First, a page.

Collaborative planning and a pleasant onboarding process that explores life goals first and portfolios later is transforming the client experience. For the first time too, ordinary consumers are asking advisors if they’re willing to act as a fiduciary, thanks to the debate over the DoL rule.

"A generation of younger advisors is chafing with collective impatience."

While the older advisors who used to drive change are recoiling from all these potentially beneficial changes, a generation of younger advisors is chafing with collective impatience. They feel like they owe it to their generation to bring the many benefits of financial planning into their lives and they want to start their own prospecting process and build their own client base.

Founding advisors — people who themselves worked with their unwealthy peers back in the day — are complaining that their successors are simply not working hard enough to bring in the aging decumulators who have become their firms' sweet spot.

Perhaps more importantly, the founding generation of advisors somehow allowed their revolutionary spirit to ebb away in the daily effort to maximize profits, generate new business and handle the day-to-day managerial chores associated with a real business.

Financial planning is, at its core, an idealistic alternative to the brokerage industry’s founding idea that giving advice is about maximizing profits. But when you talk to many founding advisors today about what’s new in their business, you hear about performance metrics.

I’m going to predict that the financial planning profession is about to go through another revolution. Thousands of younger advisors, fed up with the restrictions at their sclerotic firms, more intent on changing the world than squeezing every last dollar out of their engagements, are going to go out on their own and harvest the next generation of clients long before they’ll reach the minimums set by many planning firms today.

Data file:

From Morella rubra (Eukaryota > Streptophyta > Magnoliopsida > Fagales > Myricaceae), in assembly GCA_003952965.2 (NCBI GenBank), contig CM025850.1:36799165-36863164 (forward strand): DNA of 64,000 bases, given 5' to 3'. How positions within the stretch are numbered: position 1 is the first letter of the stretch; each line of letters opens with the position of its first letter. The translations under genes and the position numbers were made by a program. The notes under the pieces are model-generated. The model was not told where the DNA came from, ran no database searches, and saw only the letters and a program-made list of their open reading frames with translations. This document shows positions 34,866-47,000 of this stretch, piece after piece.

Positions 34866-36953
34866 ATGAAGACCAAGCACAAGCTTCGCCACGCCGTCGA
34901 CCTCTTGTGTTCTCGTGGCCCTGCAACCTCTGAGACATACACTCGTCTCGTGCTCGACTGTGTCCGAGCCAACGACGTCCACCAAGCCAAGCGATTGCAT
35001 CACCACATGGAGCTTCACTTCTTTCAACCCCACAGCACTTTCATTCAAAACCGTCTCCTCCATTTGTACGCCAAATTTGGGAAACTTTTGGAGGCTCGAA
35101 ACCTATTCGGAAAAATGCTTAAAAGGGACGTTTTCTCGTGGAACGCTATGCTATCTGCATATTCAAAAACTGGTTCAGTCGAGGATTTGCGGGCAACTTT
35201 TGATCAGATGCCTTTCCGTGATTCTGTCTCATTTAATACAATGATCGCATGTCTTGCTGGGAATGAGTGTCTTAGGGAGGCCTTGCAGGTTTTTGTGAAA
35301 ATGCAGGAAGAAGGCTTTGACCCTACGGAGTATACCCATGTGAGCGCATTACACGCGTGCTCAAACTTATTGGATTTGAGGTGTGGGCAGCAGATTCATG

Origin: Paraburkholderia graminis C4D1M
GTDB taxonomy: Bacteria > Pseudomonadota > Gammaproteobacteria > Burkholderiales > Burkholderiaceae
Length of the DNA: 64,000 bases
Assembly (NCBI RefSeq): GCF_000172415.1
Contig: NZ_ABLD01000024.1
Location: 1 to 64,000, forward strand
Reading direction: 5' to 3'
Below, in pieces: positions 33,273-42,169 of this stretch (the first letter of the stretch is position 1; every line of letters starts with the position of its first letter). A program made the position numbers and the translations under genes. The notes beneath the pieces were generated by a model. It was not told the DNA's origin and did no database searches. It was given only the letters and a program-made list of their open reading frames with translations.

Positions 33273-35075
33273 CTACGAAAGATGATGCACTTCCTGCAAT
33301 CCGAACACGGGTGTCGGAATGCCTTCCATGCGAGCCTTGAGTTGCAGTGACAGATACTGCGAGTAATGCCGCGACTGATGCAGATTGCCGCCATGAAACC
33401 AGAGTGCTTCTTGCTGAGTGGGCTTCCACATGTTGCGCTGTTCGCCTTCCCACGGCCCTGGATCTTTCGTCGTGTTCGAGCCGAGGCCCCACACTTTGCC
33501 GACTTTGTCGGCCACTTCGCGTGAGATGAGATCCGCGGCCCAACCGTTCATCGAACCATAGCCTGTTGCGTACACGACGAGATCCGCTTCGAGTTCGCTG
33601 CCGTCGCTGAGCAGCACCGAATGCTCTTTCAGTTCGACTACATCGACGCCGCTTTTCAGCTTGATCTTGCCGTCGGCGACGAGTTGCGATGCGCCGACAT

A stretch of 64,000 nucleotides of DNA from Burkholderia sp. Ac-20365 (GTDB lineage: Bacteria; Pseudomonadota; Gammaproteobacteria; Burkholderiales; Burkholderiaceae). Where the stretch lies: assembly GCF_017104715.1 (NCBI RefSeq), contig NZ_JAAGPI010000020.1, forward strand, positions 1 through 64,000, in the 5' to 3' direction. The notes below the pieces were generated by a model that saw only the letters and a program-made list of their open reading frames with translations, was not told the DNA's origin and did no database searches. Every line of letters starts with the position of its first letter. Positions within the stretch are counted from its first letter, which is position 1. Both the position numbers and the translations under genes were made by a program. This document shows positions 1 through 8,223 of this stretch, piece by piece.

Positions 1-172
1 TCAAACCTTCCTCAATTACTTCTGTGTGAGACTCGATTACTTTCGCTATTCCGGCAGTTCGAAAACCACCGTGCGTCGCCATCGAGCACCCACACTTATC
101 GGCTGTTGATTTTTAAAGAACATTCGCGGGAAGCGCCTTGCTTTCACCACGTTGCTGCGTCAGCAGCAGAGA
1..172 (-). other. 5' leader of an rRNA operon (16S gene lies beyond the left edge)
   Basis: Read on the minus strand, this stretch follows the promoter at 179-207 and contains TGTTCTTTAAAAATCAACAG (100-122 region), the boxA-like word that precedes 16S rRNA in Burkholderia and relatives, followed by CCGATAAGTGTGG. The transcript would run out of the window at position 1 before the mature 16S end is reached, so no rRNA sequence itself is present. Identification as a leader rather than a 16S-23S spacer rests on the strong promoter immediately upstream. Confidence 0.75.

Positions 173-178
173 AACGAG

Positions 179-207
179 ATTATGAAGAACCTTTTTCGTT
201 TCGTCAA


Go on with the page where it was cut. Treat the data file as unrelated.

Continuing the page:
These younger firms will struggle at first, just like the founding generation of financial planners did. But with better utilization of technology, they’ll be more efficient than the larger firms, and more receptive to client needs—and they’ll offer their services at a better price point.

"Older advisors who don’t want to change will get their wish: they’ll work until they drop with an increasingly aging cohort of clients whose heirs will take their inheritances to the younger, vibrant firms."

They will, in short, lead the profession’s second rebellion against the established status quo, just like the founders of the financial planning movement did, and the profession will once again evolve in ways that dramatically benefit both advisors and clients.

The older advisors who don’t want to change will get their wish: they’ll work until they drop with an increasingly aging cohort of clients whose heirs will take their inheritances to the younger, vibrant firms that are already helping them achieve their goals.

And I hope that after this next revolution has played itself out, we will have finally learned a lesson that many of my own generation somehow forgot: that dramatic change is not just necessary; it is inevitable and it is our small, still-growing profession’s ever-constant best friend in the competition with the larger brokerage industry.

For reprint and licensing requests for this article, click here.